2015/07/11

I feel like I’m in some sort of a limbo. I don’t know which version of me to commit to. This is ironic since I want my significant other to commit to me, and I feel acutely hurt when they betray me. Even the thought of it hurts. I know that those two, the fact that I can’t commit to one version of myself and the fact that I want others to commit to me, is closely related. I rely on others to define myself. I need constant approval to be some version of me.

Elizabeth Bachner’s blog post on Longreads “Gravity” describes a process of becoming a mother, in a peculiar, and yet not all that common, situation where two men have an equal chance of being the child’s father. Because of the “commitment issue” I described above, I had no doubt that I would hate the article. Dr. Kenichiro Mogi’s criterion for the good literature is whether it hurts you in a beautiful way or not. Maybe that was what I wanted.

Two things in the post left a lasting impression. One was the fact that she “loves both men painfully”. It was a strange feeling. In some part of me was occupied by a strong disapproval. I didn’t and still don’t want that feeling to exist in anyone. That primal feeling that comes from deep inside, I don’t know if it is coming from, whether it is my testaustrome, estrogen, youth, or inexperience, but that feeling I described above, that I want to be the one for someone, is uncomfortably strong. I know that I’m projecting and I’m immature in a way to have an desire, not about the exclusivity, but the desire to have my feeling replicated. Maybe for some people, this is where homophobia comes from. But at the same time, her brutally candid tone made it hard not to swallow and appreciate.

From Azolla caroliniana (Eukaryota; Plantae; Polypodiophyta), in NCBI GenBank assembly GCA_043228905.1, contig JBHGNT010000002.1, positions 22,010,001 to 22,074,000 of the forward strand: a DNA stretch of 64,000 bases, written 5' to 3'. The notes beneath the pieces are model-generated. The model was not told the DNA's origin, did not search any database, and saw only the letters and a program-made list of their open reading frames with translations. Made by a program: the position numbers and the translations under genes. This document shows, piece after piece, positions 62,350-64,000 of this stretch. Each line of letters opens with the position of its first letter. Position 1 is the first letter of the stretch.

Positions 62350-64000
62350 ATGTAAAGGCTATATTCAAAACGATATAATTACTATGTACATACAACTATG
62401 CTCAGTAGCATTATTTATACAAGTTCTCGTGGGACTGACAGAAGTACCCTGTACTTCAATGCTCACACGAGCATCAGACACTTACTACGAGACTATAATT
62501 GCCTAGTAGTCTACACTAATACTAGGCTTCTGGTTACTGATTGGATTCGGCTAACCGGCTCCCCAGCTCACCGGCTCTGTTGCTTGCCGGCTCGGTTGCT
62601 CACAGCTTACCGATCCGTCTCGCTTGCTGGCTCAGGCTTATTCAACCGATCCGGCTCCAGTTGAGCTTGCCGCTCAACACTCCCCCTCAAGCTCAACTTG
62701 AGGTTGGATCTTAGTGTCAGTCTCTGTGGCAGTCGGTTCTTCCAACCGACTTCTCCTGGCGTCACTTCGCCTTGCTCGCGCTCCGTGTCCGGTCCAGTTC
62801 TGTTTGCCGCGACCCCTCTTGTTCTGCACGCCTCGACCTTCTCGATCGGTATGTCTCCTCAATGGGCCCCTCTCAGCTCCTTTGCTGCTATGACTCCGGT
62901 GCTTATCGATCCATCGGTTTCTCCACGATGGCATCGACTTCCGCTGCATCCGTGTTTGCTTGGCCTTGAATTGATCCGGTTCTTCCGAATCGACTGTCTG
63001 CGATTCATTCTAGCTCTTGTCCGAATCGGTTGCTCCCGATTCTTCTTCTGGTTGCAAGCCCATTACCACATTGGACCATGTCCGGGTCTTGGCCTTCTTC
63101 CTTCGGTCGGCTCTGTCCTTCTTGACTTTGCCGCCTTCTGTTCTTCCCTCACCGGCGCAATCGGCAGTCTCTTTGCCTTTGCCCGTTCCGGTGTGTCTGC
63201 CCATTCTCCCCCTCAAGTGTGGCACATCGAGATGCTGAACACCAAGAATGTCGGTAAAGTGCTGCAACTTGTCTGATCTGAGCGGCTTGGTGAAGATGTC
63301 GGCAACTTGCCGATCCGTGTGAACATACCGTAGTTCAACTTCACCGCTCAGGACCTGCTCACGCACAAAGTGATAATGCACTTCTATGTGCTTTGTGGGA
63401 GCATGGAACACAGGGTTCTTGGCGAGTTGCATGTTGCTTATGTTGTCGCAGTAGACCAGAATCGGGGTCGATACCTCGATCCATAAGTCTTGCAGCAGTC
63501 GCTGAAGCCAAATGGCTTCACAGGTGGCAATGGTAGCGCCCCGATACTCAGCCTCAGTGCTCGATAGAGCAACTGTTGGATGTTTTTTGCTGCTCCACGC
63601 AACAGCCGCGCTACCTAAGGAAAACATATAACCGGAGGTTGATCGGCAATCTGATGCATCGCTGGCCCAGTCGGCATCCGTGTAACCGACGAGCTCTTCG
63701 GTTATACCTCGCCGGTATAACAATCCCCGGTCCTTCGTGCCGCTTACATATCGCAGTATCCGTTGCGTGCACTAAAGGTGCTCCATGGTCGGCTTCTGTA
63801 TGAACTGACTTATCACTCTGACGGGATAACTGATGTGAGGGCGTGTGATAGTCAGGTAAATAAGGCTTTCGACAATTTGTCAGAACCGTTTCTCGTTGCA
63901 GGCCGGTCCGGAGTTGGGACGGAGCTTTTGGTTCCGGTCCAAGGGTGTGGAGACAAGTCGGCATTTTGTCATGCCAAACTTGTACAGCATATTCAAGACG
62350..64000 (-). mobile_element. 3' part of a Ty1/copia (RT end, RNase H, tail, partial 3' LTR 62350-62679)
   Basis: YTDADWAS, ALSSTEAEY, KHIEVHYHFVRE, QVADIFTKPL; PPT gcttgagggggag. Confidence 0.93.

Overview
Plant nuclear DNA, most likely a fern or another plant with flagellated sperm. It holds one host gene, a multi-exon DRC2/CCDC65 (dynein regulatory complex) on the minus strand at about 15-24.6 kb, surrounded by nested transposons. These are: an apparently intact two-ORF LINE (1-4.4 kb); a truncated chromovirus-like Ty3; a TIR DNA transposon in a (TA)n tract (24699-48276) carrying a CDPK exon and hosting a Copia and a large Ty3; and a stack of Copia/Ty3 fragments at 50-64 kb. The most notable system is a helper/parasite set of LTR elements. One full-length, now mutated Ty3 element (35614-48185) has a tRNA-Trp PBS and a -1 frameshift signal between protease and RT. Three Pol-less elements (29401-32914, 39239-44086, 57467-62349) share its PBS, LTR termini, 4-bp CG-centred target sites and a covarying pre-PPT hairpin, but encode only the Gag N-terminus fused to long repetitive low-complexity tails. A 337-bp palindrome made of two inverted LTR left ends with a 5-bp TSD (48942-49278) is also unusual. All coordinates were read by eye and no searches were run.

But the thing that made a biggest impression was the opening paragraph. Her description of reading poems for her baby in her womb was beautiful.

“If you hear Paul Celan poems before you have language, maybe you store them in your unconscious, and someday they come out somehow, in a twisting thought that seems to come from nowhere, ten years or twenty years or fifty years later, in a feeling that overwhelms you but you can never describe, even though you have language now, even if you can speak and read in many languages, even when you have decades of practice using your tongue.”

The connection that a mother and her baby make, something that is beyond the reach of human language, and yet something unseparable from human experience, is portrayed here.

I’m now working on my dissertation, and I have little time for literature. It was as if I used the mustle for the first time in months. I haven’t used that part of my brain (heart or soul, if you prefer) for a long while. It was good to find that it is still functioning.

I liked the article. It felt like the prose was coming from the place where the good literature should come from.

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